Discrimination occurs in all areas of life. When it happens in the workplace, it can impact your livelihood and the ability to get a job, retain employment, and get raises and promotions. Workplace discrimination happens more often than many people realize. According to a study by Glassdoor, more than 60% of workers in the United States have seen discrimination or experienced it firsthand. Over the last decade, more than a million discrimination lawsuits were filed in the United States.
What is Discrimination in the Workplace?
Workplace discrimination can take many forms, starting with the hiring process. Discrimination can be overt, but often it is subtle. The most common forms of discrimination are based on race, gender, religion, and disability. There are other types such as discrimination because of pregnancy, age, and other factors. An employer cannot fail to consider you for a position or promotion or otherwise treat you unfairly due to your race, religion, gender, sexual orientation, or any other reason. The employer must only consider your skills, abilities, training, education, and performance.
Federal and State Discrimination Protection Laws
Federal and state laws are in place to protect workers against discrimination in the workplace. The U.S. Equal Employment Opportunity Commission (EEOC) was formed by the federal government to oversee and protect workers across the country. In addition, state laws provide some protection against unfair workplace treatment. Employers can face penalties that could include fines and other punishments if they are found to have illegally discriminated against an employee or applicant. In addition to treating you fairly, employers also have a duty not to retaliate against you if you filed a complaint or assisted with a complaint investigation.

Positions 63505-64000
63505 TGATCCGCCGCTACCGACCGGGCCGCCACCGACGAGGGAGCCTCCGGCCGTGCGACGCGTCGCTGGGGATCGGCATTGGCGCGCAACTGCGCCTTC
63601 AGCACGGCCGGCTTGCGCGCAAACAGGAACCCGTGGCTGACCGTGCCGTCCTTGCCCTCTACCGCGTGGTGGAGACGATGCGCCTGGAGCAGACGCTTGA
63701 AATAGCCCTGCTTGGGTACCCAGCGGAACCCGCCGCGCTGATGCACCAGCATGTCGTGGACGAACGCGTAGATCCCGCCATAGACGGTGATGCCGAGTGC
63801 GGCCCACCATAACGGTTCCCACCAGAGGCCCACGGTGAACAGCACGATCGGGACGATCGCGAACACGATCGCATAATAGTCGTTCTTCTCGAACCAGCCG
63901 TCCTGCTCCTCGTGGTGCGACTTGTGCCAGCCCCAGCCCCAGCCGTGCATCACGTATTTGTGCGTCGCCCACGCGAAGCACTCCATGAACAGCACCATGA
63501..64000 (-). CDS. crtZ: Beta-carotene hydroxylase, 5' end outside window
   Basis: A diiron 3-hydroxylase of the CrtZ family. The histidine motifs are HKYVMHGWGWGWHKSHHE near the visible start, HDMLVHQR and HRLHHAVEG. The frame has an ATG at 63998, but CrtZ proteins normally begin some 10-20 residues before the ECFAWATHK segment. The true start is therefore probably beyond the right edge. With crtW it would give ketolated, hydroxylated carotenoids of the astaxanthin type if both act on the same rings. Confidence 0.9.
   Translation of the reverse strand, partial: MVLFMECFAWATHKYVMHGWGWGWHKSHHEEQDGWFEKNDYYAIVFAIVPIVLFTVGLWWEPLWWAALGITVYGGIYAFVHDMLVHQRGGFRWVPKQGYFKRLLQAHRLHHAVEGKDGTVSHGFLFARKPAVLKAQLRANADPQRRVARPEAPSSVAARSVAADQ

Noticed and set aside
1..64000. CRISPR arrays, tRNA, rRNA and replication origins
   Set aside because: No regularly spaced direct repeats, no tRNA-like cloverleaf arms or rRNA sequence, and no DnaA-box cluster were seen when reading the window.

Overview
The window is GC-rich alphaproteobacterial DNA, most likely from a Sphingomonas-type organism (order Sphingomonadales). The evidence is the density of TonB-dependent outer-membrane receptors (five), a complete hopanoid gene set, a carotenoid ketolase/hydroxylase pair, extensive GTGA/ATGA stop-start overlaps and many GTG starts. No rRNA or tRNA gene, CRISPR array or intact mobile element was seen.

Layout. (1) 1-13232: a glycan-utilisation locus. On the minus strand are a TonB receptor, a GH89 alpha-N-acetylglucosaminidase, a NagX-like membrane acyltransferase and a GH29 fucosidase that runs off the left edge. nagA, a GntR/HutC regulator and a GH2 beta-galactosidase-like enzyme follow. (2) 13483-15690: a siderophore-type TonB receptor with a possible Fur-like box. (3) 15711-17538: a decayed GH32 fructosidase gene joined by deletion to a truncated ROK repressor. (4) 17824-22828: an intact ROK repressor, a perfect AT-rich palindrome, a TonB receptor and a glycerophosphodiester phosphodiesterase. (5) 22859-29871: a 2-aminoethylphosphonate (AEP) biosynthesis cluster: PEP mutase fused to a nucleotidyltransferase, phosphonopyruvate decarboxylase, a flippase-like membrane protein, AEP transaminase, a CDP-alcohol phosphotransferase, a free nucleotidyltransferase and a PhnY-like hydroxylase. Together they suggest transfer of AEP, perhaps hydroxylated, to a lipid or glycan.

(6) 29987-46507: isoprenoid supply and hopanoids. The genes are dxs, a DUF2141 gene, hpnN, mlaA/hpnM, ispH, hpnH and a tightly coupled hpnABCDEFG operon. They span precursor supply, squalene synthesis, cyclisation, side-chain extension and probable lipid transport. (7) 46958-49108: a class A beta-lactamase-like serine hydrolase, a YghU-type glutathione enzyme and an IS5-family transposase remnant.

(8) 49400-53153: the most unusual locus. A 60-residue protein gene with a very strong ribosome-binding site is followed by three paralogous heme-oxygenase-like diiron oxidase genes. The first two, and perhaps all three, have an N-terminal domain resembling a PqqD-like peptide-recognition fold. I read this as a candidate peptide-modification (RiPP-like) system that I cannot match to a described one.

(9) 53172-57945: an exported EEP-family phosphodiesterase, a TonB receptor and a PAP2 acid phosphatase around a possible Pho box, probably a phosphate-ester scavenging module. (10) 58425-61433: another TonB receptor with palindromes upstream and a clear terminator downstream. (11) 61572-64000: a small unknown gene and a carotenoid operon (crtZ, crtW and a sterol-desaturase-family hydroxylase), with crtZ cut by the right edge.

Was I Discriminated Against?
Sometimes, discrimination is easy to spot, however, often, the signs are less obvious. For instance, if you apply for a job, you will take part in an interview. The employer is not allowed to ask you questions about your race, religion, or other personal matters. However, the employer will immediately see your race, gender, age, and more. You may have the best qualifications for a position, but you may not be selected due to discriminatory practices. As an employee, you may see that you were passed up for a promotion or not given a raise when others who were less qualified got the position instead. These are examples of possible discrimination in the workplace. It can be difficult to prove discrimination. Therefore, it is helpful to seek legal guidance if you feel that you are the victim of workplace discrimination.
What to Do About Workplace Discrimination
If you feel that you may be the victim of workplace discrimination, start by gathering and maintaining as many records as possible. You want to document the issues that occur at work with as much detail and accuracy as possible. If your company has a human resources department, report the matter to them. They should immediately take action to investigate the situation and take steps to resolve your concerns. Generally, before you can file a lawsuit against a company you must first file a report with the EEOC. In some cases, the harassment at work could worsen as a result of your complaint. Contact an attorney to discuss your options. Your lawyer will help you take the next steps such as sending a letter to your employer, filing an EEOC complaint, or filing a lawsuit.
To learn more about workplace discrimination, contact our legal team at Moen Sheehan Meyer, Ltd. online or by phone at (608) 784-8310 today.